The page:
Ramsey Clark

Ramsey Clark

On June 20, 1967, Ali was convicted of unlawfully refusing induction into the United States Armed Forces. Four years later – on June 28, 1971 – the United States Supreme Court unanimously overturned his conviction.

“The government didn’t need Ali to fight the war,” Clark said afterward. “But they would have loved to put him in the service, get his picture in there, maybe give him a couple of stripes on his sleeve and take him all over the world. Think of the power that would have had in Africa, Asia, and South America. Here’s this proud American serviceman, fighting symbolically for his country. They would have loved to do that.”

Thereafter, Clark and Ali worked together on several projects. On one occasion, Ramsey and his wife joined Muhammad and Lonnie Ali as guests for dinner in my home. The mutual admiration between the two men was obvious.

“To me, Muhammad Ali is a totally spiritual person,” Clark said later. “It doesn’t have to do with the Christian faith in which he was raised, and it doesn’t have to do with the Islamic faith to which he converted. It has to do with his love for life, his faith in the human spirit, and his belief in the equality of all people. I see Ali as a human being whose sense of purpose in life is to help others. He must lay awake at night, wondering what he can do to help people, because wherever people are in need, his priorities are there. He sees children who are right next to him, but children who are starving in Africa and threatened by bombing in Iraq are also within the scope of his imagination. He wants to help everyone and he travels at great personal burden and financial expense to be wherever he’s needed. I say, God bless him. He makes an enormous difference.”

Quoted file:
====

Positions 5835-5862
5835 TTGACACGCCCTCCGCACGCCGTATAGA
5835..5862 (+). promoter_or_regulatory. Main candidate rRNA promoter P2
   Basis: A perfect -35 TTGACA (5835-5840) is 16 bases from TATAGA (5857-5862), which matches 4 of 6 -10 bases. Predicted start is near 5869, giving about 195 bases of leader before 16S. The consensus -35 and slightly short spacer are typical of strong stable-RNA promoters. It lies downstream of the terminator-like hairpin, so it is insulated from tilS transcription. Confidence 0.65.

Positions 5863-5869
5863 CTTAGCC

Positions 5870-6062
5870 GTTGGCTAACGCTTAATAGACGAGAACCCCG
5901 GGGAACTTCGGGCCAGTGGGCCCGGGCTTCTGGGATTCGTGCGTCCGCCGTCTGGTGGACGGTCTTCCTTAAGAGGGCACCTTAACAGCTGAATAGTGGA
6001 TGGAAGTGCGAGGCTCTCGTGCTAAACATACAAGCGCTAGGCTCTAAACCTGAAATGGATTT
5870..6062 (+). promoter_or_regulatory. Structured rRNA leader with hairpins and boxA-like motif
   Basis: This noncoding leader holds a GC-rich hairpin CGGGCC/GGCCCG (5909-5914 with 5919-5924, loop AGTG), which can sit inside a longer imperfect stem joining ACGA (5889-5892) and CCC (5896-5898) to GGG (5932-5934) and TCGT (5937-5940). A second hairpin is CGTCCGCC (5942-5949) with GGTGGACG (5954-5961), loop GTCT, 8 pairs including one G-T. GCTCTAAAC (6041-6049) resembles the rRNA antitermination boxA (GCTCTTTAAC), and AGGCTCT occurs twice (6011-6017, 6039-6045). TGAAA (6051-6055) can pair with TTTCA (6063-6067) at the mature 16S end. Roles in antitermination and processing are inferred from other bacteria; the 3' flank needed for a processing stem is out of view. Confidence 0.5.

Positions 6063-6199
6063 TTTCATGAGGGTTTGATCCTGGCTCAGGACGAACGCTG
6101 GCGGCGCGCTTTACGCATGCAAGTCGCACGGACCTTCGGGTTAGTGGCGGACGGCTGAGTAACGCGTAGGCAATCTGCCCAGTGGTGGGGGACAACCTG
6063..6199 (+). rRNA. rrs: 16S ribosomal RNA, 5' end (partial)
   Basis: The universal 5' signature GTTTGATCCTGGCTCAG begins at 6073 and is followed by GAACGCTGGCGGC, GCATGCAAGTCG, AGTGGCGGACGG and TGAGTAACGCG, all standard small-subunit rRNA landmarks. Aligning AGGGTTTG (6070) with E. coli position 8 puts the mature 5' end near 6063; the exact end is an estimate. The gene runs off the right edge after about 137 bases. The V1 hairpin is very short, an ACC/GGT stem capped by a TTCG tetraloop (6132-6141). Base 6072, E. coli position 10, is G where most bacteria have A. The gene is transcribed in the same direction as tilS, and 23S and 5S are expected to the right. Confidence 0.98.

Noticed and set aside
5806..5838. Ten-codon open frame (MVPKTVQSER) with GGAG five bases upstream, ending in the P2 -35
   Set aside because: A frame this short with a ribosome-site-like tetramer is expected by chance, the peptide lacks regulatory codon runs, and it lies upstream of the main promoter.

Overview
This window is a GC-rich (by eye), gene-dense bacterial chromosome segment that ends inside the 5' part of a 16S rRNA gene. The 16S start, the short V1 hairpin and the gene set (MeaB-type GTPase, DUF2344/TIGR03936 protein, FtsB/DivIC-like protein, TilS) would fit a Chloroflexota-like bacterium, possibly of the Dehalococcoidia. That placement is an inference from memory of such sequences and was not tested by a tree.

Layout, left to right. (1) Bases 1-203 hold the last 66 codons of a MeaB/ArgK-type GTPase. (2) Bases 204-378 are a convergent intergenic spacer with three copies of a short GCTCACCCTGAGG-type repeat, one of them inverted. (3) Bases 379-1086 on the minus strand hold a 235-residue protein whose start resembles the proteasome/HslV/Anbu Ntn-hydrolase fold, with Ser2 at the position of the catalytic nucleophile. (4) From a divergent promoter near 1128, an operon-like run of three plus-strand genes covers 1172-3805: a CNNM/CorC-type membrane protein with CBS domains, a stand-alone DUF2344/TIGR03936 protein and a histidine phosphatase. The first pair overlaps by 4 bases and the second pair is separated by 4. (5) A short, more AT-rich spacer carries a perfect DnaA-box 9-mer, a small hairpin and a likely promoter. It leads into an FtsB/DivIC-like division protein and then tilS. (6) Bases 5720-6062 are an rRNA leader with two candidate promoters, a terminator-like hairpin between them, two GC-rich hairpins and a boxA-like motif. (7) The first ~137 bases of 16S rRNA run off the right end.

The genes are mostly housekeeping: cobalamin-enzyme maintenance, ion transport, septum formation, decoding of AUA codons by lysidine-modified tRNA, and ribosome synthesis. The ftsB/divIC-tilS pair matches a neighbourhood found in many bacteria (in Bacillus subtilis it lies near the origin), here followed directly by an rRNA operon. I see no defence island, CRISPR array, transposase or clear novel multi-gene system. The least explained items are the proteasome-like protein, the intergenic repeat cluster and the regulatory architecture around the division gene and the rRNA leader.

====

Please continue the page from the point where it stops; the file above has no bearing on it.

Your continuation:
And there were other thoughts that Clark shared with me over time:

*         “I don’t like boxing. I oppose boxing because I think it’s violent and damaging to the young men who participate in it. It symbolizes our glorification of violence and the rule of violence over compassion and the rule of law. I also don’t believe in fame. I think fame, like power, is a profound misunderstanding and distortion of what is good and desirable. One of the most damaging beliefs people have is that only those who are famous or hold power can change things or make a difference. True social change has to come from the people. Each of us has to want to be involved and has to believe that we as individuals can make a difference and that our ability to make a difference doesn’t depend upon our being elected to the House of Representatives or being the preacher of the biggest church in town or president of a corporation or heavyweight champion of the world. Those roles tend to be selfish and self-fulfilling and debilitating in terms of the pureness of one’s commitment. You make so many compromises in pursuing those careers that it’s an illusion to think that’s how you make the changes you care about, if you care about justice and social change.”

*         “Muhammad Ali made an enormous difference. There was a quality of pure goodwill about him. There always has been, and I believe, always will be. Here was a young black man from American poverty. He could very easily have been embittered, hateful, racist. But through all his trials and tribulations, he never manifested any of those qualities. And when he spoke, he said loving things. In his mind, wishes came true, and that’s the way a good portion of his life has been. He meant different things to different strata of American society. But to the poor, he meant you can do what you will; anything is possible.”

*         “Muhammad Ali gave people hope. He inspired and continues to inspire millions of people. And to everyone, he meant that you can be gentle and strong, that there’s not a contradiction there; because for all his obvious physical strength, he always evoked gentleness and love. With Muhammad Ali, you saw grace; you saw joy. He meant charity in the truest sense of the word. He made people proud to be who they were.”